Healthcare IT is undergoing a revolution. Electronic Health Records, ICD-10, Meaningful Use incentives and the list goes on. However, patients and providers alike are expressing concerns about security. A new study shows those concerns are warranted. The study revealed that healthcare organizations are less secure than retail, a cause for concern given the recent hacking instances among high-profile retail chains.
Healthcare Scores the Lowest
The study, performed by security rating firm BitSight Technology, analyzed data across four industries: finance, utilities, retail, and healthcare and pharmaceuticals. They examined factors such as communication with a botnet, malware distribution and spam propagation. While 82 percent of the organizations evaluated experienced some type of security compromise, healthcare had the worst performance. The healthcare sector saw the biggest growth in IT security breaches, but took the most amount of time to respond, five days compared to 3.5 days within the other sectors. BitSight CTO Stephen Boyer said, "Despite increasing awareness about these risks, healthcare organizations are far behind their peers."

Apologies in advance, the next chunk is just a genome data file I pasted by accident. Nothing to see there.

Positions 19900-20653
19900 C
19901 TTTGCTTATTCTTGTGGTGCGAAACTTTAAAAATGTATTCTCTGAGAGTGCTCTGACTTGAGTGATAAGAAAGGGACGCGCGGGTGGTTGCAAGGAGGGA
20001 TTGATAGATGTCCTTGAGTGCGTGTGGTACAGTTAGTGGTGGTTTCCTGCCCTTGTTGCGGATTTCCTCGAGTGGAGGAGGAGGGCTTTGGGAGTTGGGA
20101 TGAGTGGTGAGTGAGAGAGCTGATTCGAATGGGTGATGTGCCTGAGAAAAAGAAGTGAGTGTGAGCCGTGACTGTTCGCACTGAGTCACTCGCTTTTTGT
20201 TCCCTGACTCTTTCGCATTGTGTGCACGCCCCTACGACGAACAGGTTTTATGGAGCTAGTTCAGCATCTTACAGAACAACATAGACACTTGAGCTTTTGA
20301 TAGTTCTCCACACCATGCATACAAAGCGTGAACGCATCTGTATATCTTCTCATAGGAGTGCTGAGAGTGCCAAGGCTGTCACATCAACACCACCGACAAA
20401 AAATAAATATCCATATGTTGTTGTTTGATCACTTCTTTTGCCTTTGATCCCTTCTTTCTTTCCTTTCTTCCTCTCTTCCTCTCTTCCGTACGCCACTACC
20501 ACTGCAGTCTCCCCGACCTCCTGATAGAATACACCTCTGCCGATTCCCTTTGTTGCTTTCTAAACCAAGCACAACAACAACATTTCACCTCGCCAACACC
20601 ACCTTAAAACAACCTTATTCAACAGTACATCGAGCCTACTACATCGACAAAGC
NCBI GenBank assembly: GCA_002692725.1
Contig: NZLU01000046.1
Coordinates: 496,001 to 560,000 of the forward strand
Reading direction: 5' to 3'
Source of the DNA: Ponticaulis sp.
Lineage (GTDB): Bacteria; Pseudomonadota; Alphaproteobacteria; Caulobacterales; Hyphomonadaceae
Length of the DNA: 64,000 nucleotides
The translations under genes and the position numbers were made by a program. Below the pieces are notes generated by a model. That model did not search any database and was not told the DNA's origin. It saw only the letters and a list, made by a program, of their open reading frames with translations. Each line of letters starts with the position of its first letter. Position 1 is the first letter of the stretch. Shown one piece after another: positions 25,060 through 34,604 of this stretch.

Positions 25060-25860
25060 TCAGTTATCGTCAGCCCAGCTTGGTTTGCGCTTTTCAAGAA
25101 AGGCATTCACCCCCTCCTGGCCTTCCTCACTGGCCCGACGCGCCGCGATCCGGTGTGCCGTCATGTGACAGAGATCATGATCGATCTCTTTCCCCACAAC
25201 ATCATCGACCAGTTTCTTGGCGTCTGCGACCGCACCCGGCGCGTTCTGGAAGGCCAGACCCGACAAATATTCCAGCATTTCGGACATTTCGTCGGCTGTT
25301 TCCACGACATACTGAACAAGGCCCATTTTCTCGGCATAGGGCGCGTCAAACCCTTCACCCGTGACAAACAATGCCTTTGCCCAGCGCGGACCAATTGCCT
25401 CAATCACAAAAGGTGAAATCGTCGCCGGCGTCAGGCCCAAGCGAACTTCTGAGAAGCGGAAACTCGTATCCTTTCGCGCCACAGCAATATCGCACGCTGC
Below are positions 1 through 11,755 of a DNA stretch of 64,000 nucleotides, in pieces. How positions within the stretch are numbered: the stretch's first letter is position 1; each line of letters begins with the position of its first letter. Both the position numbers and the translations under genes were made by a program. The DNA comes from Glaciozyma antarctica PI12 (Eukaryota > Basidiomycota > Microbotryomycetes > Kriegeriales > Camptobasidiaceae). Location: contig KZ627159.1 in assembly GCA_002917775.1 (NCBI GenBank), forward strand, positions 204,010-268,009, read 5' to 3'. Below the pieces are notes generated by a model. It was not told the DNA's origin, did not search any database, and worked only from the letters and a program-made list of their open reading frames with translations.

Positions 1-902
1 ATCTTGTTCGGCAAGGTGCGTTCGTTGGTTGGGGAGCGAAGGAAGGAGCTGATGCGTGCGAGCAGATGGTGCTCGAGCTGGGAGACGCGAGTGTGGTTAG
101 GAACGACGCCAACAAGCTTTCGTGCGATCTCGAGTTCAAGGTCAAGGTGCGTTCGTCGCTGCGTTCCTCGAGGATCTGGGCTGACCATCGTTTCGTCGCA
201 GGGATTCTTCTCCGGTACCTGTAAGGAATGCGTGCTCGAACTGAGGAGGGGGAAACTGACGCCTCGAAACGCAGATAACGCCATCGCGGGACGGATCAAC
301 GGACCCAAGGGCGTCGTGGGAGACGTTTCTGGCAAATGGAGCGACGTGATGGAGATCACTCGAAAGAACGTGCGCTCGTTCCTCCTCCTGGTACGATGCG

According to the study, patient records are high in value, reaping about $20 per record on the black market compared to only $1 per credit card. In addition to exposing sensitive information about the patient, thieves sell data to be used for insurance fraud.
A Learning Curve
As an industry healthcare failed the security test. However, researchers were quick to admit that specific healthcare organizations led the pack. The good news is that studies like these are opening dialogue and raising awareness. Boyer continued to explain that healthcare is new to the security arena. For example, the finance industry has been securing data for decades. It's understandable that healthcare would have to endure somewhat of a learning curve. However, if healthcare organizations don't act fast, the learning curve could prove to be costly. Just recently the Department of Health and Human Services (HHS) fined New York and Presbyterian Hospital and Columbia University $4.8 million in a HIPAA breach case.
HIPAA and The HITECH Act have helped enforce much needed security regulations. However, data breach statistics in healthcare show more instances of data loss due to employee error as opposed to cyberattacks, emphasizing the need to balance employee training, process improvement and legislative compliance as part of effective medical practice management.